# How to create a boxplot to represent basin scale water constituents using Python - Tutorial

/Python is an interpreted high-level programming language which allows performing several statistical procedures. This programming language is an excellent option to create box plots because of its simplicity and exceptional results. This tutorial explains how to download and use Python´s Jupyter Notebook to analyze water quality data in the form of boxplots.

Box plots show the distribution of a sample using the lower quartile (Q1), the median (m or Q2) and the upper quartile (Q3)--and the interquartile range (IQR = Q3-Q1), which covers the central 50% of the data. Quartiles are values that divide the data in quarters; the term refers to the value that falls in the line that divides each quarter. Therefore, Q1 is the highest value of the first 25% of the data, Q2 is the one of the 50% of the data and Q3, the one for the 75% of the data. Characterizing the data with quartiles is advantageous because they are insensitive to outliers and preserve information about the center and spread (Krzywinski & Altman 2014).

To create a box plot, the units are located in the X or Y axis, then, the quartiles are located as well and, if the data has outliers, then the maximum and minimum values of the boxplot are determined by using the following equations:

**Minimum= Q1 – (1.5*IQR)**

**Maximum= Q3 + (1.5*IQR)**

The following graph represents the parts of a boxplot:

Boxplots are excellent tools to compare different samples. The samples can be placed one next to each other as the following graph explains:

To create a boxplot, Python offers excellent tools and great results. Downloading the software is simple, go to https://www.anaconda.com/download/ and select your operating system, download the newest version.

Click on Next

Click on I Agree

Click on Next until the installation is finished

Then, look for Jupyter Notebook and run it

Click on New/ Python 3

Click on Untitled2

Rename the file:

Write import pandas as pd and import numpy as np, then click on Run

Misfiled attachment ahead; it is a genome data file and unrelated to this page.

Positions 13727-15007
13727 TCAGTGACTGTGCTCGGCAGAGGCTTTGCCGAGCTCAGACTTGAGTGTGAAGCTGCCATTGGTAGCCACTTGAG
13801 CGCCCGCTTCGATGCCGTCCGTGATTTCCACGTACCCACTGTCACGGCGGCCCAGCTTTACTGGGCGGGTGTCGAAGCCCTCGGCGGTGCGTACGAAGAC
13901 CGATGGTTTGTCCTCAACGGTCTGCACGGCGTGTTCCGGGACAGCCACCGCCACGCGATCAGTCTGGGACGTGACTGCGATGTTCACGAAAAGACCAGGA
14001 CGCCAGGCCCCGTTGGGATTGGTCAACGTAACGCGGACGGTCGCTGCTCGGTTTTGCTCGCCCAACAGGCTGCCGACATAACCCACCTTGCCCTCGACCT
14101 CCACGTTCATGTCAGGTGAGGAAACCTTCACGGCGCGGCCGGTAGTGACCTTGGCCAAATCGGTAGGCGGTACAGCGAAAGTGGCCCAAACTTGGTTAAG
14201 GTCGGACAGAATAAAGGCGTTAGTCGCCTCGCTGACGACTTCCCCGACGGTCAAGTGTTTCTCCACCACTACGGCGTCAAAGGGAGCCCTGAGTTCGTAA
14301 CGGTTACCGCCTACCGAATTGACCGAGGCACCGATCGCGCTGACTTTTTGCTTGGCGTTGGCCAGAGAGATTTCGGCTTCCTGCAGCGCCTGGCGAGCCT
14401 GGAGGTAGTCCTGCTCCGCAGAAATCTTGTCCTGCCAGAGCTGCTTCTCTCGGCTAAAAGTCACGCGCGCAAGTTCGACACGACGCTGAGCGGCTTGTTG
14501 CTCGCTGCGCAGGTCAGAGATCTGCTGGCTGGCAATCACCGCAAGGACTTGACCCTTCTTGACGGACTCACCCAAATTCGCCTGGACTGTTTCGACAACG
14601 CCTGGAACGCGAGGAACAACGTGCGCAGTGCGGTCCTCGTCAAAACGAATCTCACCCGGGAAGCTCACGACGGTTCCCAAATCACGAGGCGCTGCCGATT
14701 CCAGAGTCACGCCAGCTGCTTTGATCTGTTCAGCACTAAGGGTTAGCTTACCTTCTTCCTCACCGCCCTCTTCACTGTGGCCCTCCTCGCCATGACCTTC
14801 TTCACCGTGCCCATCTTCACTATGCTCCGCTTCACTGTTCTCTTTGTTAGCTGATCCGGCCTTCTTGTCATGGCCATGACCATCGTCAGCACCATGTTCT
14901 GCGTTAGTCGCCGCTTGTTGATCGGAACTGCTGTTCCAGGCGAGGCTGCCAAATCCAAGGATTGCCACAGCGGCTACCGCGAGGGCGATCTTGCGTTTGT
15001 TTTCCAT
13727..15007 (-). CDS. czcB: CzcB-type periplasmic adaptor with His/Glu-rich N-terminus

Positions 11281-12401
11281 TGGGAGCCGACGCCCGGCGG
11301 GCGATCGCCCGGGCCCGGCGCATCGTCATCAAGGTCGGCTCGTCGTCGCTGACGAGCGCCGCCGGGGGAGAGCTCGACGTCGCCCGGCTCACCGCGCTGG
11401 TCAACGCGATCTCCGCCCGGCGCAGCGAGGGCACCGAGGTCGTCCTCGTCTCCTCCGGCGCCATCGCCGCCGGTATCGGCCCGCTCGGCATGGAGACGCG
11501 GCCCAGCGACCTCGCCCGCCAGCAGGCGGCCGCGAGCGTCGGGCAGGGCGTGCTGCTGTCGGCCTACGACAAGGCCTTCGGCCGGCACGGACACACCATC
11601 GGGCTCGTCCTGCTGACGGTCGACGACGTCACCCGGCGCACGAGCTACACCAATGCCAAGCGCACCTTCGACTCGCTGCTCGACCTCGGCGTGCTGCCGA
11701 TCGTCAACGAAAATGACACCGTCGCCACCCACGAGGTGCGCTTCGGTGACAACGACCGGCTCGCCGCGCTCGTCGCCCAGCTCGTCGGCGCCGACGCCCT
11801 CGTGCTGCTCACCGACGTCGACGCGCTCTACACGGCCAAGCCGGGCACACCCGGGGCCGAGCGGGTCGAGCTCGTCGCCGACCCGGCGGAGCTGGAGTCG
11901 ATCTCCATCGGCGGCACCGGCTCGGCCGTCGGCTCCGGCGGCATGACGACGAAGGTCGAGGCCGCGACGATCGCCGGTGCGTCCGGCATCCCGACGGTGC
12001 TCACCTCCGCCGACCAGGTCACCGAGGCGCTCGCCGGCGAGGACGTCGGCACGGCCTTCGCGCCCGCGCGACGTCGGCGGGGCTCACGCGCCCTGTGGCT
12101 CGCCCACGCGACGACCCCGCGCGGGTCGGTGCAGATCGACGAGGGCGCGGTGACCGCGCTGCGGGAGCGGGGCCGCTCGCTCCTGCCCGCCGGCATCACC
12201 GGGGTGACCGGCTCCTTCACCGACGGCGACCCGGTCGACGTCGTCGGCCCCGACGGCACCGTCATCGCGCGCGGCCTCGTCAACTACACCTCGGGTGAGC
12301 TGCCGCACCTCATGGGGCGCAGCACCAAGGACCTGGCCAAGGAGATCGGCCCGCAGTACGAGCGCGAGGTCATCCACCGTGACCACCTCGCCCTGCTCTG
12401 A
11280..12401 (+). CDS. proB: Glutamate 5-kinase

Look for the location of the file of interest. **Go to the folder** where your file is, **right click on the file**, **click on Properties** and **copy the location:**

In the Jupyter Notebook, we will use the %pylab inline magic function, which allows to include the graphs in the Notebook, next to the code and we will establish the workplace folder using %cd and the location of the data:

Then, we will read the excel file using the pd.readexcel function, first we have to write the name and the extension of the file and the name of the Sheet, and if there is an index column indicate which one it is. We will use the data.head function to indicate that the table has headings. Write the following code and click on run:

As shown in the image above, the parameters of interest are bicarbonate (HCO3-) and carbonate (CO3-2). We will create two graphs representing the parameters grouped by basin. To do so, we will use the .boxplot function and determine that the columns to be analyzed will be HCO3- and CO3-2, we will use the function “by=” to group the parameters by basin and we will change de size of the figure to 20,8 to visualize correctly the labels of the x axis. Use the following code to create the boxplot:

Finally, we will obtain two sets of boxplots, one for HCO3- and the other for CO3-2. The boxplots correspond with a basin. This dataset has 4 basins and we can compare the distribution of the sample values by analyzing the median, quartiles, minimum, maximum and outlier values from the graph. We can also compare the concentration of each ion using the values of the y axis, which represent concentration values.

In summary, Python is an excellent and easy tool to create boxplots. Boxplots are of great relevance when comparing the sample distribution value of water quality parameters. Identifying new tools to visualize statistics can help to achieve a better understanding of the data.

## Tutorial

## Input data

You can download the input data for this tutorial here.

## References

Krzywinski, M. & Altman, N., 2014. Points of significance: visualizing samples with box plots.